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Buffaloes’ Jabari Walker to test NBA Draft waters

The sophomore forward is entering the draft but is retaining college eligibility.

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NCAA Basketball: Arizona at Colorado Ron Chenoy-USA TODAY Sports

As expected before the season started, Colorado Buffaloes star forward Jabari Walker will test the NBA Draft waters this offseason.

Walker announced on Wednesday that he is entering the NBA draft while retaining his college eligibility. That means he will likely participate in pre-draft scrimmages, work out at the draft combine and meet with teams.

If he impresses teams, receives some of a promise, or anything in that line, he will probably keep his name in the draft. If he struggles for any reason, doesn’t like his projected draft slot, or if NBA teams say he needs to work on different parts of his game, he would probably come back to Boulder.

As of now, Walker is projected as a mid-to-late second round pick. He’s ranked 47th on Tankathon, 49th on Sam Vecenie’s latest big board and is the 58th pick in ESPN’s most recent mock draft. There’s plenty of room to build up his draft stock, especially if he tests well at the draft combine.

There’s an argument that Walker has proven everything he can at the college level, at least with his particular play style. He’s a good face up scorer whose aggression and energy makes him difficult to stop. He’s also as a quality shooter with potential to space the floor and is a solid defender and rebounder despite not having elite athleticism. Teams will value his age, too, since he’s still 19 and is actually younger than many freshmen in the draft class.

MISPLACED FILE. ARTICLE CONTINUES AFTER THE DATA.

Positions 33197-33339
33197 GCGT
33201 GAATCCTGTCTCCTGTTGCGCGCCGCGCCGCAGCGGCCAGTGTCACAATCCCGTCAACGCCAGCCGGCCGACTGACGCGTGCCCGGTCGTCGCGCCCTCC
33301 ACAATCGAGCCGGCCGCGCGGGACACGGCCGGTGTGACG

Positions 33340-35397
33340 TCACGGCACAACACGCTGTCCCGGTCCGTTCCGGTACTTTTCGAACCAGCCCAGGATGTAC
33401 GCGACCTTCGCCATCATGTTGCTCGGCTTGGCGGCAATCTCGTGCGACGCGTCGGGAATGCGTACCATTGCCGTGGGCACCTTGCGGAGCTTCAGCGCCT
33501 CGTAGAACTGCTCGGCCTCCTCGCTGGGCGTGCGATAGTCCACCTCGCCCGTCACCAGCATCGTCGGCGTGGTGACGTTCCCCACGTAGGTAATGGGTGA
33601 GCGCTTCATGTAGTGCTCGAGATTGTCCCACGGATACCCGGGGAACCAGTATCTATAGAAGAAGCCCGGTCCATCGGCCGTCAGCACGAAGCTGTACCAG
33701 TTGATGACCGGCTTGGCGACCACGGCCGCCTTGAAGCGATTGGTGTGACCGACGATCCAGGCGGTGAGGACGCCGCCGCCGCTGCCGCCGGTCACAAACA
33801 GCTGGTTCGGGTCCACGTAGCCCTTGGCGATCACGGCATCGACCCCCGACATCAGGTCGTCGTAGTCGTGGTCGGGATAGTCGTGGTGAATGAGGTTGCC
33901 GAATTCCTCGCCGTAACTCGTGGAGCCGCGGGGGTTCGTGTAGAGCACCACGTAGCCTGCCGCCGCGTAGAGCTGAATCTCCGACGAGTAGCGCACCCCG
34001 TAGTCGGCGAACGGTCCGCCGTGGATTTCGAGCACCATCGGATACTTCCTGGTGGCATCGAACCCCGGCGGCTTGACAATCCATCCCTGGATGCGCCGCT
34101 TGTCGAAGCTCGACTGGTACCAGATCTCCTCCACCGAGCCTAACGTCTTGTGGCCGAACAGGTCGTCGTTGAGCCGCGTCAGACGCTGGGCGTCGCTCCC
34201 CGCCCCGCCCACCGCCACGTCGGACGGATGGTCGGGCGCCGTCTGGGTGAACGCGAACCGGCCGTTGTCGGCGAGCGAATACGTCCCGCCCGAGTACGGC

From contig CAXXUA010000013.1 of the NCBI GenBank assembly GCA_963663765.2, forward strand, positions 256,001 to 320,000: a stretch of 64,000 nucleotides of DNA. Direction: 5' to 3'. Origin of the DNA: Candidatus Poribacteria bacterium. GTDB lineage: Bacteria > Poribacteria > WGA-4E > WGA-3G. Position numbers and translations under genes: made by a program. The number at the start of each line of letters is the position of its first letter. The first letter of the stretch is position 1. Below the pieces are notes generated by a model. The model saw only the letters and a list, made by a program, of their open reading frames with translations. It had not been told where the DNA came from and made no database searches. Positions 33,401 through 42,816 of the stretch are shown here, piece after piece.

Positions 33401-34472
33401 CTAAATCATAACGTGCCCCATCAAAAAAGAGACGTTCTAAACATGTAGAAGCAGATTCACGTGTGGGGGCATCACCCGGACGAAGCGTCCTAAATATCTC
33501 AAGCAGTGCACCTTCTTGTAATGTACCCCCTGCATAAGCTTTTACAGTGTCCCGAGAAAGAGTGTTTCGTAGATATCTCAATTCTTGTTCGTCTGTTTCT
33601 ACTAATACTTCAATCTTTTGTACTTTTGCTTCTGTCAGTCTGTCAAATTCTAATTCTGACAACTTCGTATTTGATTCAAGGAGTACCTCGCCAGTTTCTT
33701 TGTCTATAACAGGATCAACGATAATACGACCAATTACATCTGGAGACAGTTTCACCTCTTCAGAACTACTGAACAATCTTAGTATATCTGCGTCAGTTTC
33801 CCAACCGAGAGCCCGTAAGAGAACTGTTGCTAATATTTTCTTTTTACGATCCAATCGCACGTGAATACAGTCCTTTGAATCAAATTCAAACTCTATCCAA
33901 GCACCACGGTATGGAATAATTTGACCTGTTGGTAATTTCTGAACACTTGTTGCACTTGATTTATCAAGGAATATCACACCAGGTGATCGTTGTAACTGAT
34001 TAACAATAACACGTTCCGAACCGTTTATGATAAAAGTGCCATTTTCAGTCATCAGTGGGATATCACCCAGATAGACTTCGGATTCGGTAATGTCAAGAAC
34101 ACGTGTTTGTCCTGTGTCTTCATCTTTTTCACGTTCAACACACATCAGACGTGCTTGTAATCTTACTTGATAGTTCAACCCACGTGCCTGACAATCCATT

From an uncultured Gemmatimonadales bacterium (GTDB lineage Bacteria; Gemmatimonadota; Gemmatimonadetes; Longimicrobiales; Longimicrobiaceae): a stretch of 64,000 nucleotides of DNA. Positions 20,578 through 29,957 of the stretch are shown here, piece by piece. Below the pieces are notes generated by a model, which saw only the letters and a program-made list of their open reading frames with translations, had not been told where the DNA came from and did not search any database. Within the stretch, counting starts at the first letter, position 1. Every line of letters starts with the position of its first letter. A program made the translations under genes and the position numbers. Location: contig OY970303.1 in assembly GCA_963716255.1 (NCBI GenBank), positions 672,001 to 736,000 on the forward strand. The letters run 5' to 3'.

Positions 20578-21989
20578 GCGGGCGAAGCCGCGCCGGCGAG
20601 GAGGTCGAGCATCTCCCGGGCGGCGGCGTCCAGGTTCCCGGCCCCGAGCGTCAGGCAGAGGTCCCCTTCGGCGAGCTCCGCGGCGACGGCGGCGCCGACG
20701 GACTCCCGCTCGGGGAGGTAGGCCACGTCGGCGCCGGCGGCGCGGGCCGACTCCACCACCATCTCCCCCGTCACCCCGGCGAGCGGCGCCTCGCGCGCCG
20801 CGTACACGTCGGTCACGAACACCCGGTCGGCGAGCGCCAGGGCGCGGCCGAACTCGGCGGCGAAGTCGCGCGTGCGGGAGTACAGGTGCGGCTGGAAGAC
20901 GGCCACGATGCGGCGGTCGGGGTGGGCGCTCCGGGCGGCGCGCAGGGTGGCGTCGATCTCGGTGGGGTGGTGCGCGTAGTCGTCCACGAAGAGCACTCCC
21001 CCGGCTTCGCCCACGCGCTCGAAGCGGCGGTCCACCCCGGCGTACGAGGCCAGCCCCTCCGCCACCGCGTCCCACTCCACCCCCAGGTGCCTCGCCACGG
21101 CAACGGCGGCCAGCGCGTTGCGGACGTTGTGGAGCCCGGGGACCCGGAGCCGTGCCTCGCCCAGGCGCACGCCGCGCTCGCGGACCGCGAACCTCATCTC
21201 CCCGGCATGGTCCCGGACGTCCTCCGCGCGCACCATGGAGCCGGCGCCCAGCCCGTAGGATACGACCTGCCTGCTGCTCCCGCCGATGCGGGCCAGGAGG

The downside to his game is that he’s a bit undersized and might not hold up as a perimeter defender. His shooting has been good, but it’s still a question mark, and his offensive game is relatively unpolished despite his production. Teams might see him as having a limited ceiling and question how his game translates against NBA-caliber athletes.

It would be the best thing for Jabari to build his stock towards the late first or early second round and keep his name in the draft. If he stays around where he’s projected, we can hope to see him back, especially if NBA scouts give him concrete things to work on for the next draft cycle.